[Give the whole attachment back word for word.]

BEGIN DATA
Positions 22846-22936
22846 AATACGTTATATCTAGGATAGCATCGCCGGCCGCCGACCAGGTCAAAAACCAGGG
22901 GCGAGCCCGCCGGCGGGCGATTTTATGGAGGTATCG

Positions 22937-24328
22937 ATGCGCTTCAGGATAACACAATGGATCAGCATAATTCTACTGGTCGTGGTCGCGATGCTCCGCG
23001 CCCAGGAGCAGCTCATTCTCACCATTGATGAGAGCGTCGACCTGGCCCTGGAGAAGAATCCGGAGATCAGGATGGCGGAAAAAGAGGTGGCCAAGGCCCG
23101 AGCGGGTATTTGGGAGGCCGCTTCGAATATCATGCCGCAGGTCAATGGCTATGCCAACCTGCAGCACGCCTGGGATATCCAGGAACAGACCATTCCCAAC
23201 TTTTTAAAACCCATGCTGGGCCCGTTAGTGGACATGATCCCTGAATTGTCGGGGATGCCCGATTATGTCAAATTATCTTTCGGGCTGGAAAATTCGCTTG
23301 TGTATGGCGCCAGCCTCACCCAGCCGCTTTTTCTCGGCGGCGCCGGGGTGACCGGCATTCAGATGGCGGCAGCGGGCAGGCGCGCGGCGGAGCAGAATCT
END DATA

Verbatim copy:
Positions 22846-22936
22846 AATACGTTATATCTAGGATAGCATCGCCGGCCGCCGACCAGGTCAAAAACCAGGG
22901 GCGAGCCCGCCGGCGGGCGATTTTATGGAGGTATCG

Positions 22937-24328
22937 ATGCGCTTCAGGATAACACAATGGATCAGCATAATTCTACTGGTCGTGGTCGCGATGCTCCGCG
23001 CCCAGGAGCAGCTCATTCTCACCATTGATGAGAGCGTCGACCTGGCCCTGGAGAAGAATCCGGAGATCAGGATGGCGGAAAAAGAGGTGGCCAAGGCCCG
23101 AGCGGGTATTTGGGAGGCCGCTTCGAATATCATGCCGCAGGTCAATGGCTATGCCAACCTGCAGCACGCCTGGGATATCCAGGAACAGACCATTCCCAAC
23201 TTTTTAAAACCCATGCTGGGCCCGTTAGTGGACATGATCCCTGAATTGTCGGGGATGCCCGATTATGTCAAATTATCTTTCGGGCTGGAAAATTCGCTTG
23301 TGTATGGCGCCAGCCTCACCCAGCCGCTTTTTCTCGGCGGCGCCGGGGTGACCGGCATTCAGATGGCGGCAGCGGGCAGGCGCGCGGCGGAGCAGAATCT